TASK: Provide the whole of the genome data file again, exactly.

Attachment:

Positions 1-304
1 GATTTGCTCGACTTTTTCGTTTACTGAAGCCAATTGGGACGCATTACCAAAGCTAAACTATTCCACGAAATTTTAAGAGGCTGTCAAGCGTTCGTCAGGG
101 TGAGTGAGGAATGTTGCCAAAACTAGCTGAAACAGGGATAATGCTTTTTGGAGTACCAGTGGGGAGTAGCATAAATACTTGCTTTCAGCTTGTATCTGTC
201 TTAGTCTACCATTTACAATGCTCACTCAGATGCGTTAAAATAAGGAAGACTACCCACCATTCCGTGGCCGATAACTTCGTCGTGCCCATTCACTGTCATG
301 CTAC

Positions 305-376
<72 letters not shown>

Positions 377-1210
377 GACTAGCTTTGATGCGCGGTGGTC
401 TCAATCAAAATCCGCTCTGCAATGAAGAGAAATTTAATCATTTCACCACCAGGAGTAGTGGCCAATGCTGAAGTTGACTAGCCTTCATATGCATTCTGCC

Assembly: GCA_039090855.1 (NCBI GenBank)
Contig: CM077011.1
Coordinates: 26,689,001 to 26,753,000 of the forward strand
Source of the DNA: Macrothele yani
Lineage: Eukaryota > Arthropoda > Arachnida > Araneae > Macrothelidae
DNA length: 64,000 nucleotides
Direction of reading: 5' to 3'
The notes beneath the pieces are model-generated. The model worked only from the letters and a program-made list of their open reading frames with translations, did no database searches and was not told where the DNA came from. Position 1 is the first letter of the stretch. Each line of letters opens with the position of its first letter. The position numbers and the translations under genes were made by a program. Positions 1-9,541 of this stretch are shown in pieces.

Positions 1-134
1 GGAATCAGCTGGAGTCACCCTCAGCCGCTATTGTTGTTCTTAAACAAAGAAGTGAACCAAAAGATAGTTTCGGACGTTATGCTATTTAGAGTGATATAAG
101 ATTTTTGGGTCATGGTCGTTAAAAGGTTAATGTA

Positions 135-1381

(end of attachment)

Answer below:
Positions 1-304
1 GATTTGCTCGACTTTTTCGTTTACTGAAGCCAATTGGGACGCATTACCAAAGCTAAACTATTCCACGAAATTTTAAGAGGCTGTCAAGCGTTCGTCAGGG
101 TGAGTGAGGAATGTTGCCAAAACTAGCTGAAACAGGGATAATGCTTTTTGGAGTACCAGTGGGGAGTAGCATAAATACTTGCTTTCAGCTTGTATCTGTC
201 TTAGTCTACCATTTACAATGCTCACTCAGATGCGTTAAAATAAGGAAGACTACCCACCATTCCGTGGCCGATAACTTCGTCGTGCCCATTCACTGTCATG
301 CTAC

Positions 305-376
<72 letters not shown>

Positions 377-1210
377 GACTAGCTTTGATGCGCGGTGGTC
401 TCAATCAAAATCCGCTCTGCAATGAAGAGAAATTTAATCATTTCACCACCAGGAGTAGTGGCCAATGCTGAAGTTGACTAGCCTTCATATGCATTCTGCC

Assembly: GCA_039090855.1 (NCBI GenBank)
Contig: CM077011.1
Coordinates: 26,689,001 to 26,753,000 of the forward strand
Source of the DNA: Macrothele yani
Lineage: Eukaryota > Arthropoda > Arachnida > Araneae > Macrothelidae
DNA length: 64,000 nucleotides
Direction of reading: 5' to 3'
The notes beneath the pieces are model-generated. The model worked only from the letters and a program-made list of their open reading frames with translations, did no database searches and was not told where the DNA came from. Position 1 is the first letter of the stretch. Each line of letters opens with the position of its first letter. The position numbers and the translations under genes were made by a program. Positions 1-9,541 of this stretch are shown in pieces.

Positions 1-134
1 GGAATCAGCTGGAGTCACCCTCAGCCGCTATTGTTGTTCTTAAACAAAGAAGTGAACCAAAAGATAGTTTCGGACGTTATGCTATTTAGAGTGATATAAG
101 ATTTTTGGGTCATGGTCGTTAAAAGGTTAATGTA

Positions 135-1381